Ecklie asks Catherine about the case and Grissom's part in it. She says he held a supervisory meeting, but that micromanaging isn't his style. She asks him if he's trying to indict Grissom, and he dodges the question by mentioning the number of candidates that are qualified to supervise the dayshift. He mentions the raise that would come with the promotion, but Catherine doesn't take his bait.

Nick gets Keith's prints off the garbage back itself, and when Catherine compares them to the print on the matchbook, they're a match. It was Keith who killed Larson and started the fire in the hardware store. When they bring Keith in for questioning, he claims he didn't have a motive: it wasn't his restaurant. But Catherine and Nick learned that Keith was running the restaurant for his parents that week. Keith doesn't bend until Catherine suggests that both he and his father will be tried for the murder. Keith finally admits his father had nothing to do with the murder--he never thought the court would convict an innocent man. In the observation room, Ecklie tells Grissom that they'll meet in his office to discuss the case.

Sara, Greg and Detective Vartann enter the house of Paul Turlock, who owned the Mac-10 that killed their John Doe. His door is unlocked, and a photograph confirms that Paul Turlock is indeed their dead John Doe. Greg finds a stash of guns with their serial numbers rubbed off. A message on the machine indicates Turlock was going to sell the guns--he is scheduled to meet the buyers at 9pm. Sara and Vartann decide to make that meeting.

Ecklie praises Nick for his work on the Larson case. He asks Nick about a time when Nick and Grissom quarreled over evidence, but Nick won't give Ecklie the criticism of Grissom that he's looking for. Ecklie tells Nick that he respects his independence.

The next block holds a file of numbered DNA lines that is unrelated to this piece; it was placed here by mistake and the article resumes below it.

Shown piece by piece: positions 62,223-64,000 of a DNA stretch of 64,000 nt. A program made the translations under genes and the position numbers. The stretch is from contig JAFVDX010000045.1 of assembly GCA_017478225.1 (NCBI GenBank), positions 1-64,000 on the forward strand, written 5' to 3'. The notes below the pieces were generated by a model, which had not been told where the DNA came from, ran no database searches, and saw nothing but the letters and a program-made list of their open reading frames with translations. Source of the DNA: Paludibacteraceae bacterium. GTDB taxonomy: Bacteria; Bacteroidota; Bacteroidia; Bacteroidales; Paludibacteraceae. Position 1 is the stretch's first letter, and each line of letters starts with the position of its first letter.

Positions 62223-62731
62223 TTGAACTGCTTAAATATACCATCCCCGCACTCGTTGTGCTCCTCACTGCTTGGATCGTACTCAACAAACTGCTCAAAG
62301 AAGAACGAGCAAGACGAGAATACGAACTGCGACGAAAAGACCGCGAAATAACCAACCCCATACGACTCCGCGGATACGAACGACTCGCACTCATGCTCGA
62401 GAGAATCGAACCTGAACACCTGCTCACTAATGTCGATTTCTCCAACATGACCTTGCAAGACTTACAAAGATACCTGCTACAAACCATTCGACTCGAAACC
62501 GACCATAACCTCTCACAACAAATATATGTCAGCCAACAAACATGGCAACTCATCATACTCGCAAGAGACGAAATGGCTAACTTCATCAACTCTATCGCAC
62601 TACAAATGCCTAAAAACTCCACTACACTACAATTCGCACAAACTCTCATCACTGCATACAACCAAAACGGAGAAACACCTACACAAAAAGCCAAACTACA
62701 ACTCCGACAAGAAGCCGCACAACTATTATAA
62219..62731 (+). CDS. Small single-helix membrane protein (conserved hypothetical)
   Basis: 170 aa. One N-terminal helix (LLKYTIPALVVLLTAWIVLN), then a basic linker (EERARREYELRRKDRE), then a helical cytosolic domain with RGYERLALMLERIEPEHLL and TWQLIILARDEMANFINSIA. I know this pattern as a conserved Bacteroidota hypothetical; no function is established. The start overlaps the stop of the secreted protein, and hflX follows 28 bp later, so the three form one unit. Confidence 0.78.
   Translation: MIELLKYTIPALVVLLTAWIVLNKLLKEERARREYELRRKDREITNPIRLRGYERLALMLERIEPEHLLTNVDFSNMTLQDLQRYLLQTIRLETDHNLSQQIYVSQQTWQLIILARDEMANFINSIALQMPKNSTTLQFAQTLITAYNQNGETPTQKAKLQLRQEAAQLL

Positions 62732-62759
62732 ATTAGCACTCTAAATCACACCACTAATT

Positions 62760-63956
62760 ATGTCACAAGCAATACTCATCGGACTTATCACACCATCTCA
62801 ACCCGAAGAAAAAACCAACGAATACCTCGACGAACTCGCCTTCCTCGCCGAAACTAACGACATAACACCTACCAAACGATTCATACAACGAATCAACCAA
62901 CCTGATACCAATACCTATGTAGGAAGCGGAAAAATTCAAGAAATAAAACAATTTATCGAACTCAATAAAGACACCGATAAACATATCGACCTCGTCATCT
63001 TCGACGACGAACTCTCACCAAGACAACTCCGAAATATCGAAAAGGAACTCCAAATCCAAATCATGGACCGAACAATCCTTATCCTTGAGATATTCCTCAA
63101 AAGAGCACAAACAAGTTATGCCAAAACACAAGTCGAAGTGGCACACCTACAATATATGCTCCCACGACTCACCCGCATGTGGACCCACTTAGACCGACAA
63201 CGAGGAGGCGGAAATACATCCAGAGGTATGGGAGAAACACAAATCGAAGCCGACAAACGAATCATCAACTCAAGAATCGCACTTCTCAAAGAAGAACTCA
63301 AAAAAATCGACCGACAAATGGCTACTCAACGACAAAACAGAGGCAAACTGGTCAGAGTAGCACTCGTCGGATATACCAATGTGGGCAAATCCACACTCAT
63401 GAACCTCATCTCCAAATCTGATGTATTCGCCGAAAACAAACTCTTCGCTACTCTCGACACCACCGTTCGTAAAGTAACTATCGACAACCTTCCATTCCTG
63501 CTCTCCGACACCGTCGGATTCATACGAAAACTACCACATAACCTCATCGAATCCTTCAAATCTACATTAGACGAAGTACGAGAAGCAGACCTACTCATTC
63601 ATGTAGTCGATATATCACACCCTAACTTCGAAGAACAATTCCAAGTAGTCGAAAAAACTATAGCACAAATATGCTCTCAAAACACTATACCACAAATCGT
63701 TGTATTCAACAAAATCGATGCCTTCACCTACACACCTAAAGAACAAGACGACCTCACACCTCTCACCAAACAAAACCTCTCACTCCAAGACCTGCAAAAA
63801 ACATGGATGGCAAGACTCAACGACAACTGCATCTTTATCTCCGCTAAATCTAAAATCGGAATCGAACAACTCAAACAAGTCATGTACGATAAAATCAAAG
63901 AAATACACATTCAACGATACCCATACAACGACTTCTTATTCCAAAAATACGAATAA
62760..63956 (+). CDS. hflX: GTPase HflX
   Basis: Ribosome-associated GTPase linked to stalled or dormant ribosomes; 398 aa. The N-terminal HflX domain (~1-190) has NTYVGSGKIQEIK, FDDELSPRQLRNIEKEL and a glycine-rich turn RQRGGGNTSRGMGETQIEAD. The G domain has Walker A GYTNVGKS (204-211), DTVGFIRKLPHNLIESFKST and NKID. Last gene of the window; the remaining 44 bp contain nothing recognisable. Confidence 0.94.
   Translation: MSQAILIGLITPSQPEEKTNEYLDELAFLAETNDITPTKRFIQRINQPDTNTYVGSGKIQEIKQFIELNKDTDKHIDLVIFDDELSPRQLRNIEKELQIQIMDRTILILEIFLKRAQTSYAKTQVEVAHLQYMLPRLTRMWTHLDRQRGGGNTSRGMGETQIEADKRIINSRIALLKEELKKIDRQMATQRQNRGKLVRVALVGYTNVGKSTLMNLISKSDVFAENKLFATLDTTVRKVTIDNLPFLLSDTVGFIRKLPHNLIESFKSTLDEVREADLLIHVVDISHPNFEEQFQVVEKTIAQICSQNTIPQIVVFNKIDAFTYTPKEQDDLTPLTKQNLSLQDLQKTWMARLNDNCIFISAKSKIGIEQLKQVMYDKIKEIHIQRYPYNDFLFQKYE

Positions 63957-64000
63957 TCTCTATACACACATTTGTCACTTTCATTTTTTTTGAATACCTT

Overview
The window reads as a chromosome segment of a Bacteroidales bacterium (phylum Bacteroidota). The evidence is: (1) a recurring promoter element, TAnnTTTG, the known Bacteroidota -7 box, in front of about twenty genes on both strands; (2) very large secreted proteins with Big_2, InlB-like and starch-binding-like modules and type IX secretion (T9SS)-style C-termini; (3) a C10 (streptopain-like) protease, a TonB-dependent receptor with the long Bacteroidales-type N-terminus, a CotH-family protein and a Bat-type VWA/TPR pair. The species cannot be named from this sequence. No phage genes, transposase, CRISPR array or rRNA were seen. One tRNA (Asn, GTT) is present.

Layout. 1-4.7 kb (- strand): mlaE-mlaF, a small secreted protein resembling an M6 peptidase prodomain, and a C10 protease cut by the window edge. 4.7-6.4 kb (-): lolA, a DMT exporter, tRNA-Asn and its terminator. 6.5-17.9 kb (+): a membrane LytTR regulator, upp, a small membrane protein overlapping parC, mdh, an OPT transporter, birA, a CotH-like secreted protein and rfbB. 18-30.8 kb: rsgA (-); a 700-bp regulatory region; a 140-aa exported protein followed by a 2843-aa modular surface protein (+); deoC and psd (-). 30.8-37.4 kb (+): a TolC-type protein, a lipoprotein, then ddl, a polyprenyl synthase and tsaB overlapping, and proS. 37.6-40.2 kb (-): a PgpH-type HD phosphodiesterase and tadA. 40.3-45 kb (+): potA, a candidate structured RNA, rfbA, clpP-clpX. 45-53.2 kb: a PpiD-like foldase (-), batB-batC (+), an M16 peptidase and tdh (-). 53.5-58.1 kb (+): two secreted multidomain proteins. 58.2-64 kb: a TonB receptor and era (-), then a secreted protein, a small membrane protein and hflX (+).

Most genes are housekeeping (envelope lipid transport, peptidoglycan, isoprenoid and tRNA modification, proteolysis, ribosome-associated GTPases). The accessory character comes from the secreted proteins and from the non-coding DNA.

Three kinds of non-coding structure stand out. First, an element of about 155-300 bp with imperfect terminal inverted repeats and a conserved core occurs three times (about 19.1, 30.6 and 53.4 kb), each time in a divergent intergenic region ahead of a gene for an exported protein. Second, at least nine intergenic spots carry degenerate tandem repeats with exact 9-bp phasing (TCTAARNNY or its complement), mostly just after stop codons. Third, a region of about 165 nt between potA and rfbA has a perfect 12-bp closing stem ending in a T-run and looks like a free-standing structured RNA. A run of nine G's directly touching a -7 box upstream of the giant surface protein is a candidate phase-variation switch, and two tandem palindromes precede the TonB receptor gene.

Sara, Vartann and Greg accost Turlock's buyer in the parking lot where he arranged to meet Turlock, but it turns out he's an undercover ATF agent. He was hoping to arrest Turlock in the exchange. Sara tells him that he's too late--Turlock is dead.

Ecklie meets with Grissom and Sofia. He asks Sofia if Grissom mishandled the case, but she says her findings indicate that Grissom did nothing wrong. Ecklie is clearly thrown, but Grissom isn't off the hook. He questions Grissom's ability to supervise, and even though Grissom says that that is beyond the scope of Ecklie's investigation, Ecklie proceeds to break up the team. He moves Catherine to swing shift supervisor and has Nick and Warrick report to her. Sara, Greg, and Sofia will report to Grissom, an announcement that shocks Sofia, since it is essentially a demotion. Ecklie tells Grissom that his people have been covering for him.

Grissom, Nick and Warrick meet for coffee at a diner. Warrick feels like Ecklie ambushed the entire team, and its clear that he and Nick aren't comfortable with Ecklie's manipulations. Grissom tries to reassure them, calmly accepting the change and trying to put a positive spin on it. Warrick thanks Grissom for all of his help, but his cell phone rings--his new boss, Catherine, is calling with a case.

Analysis: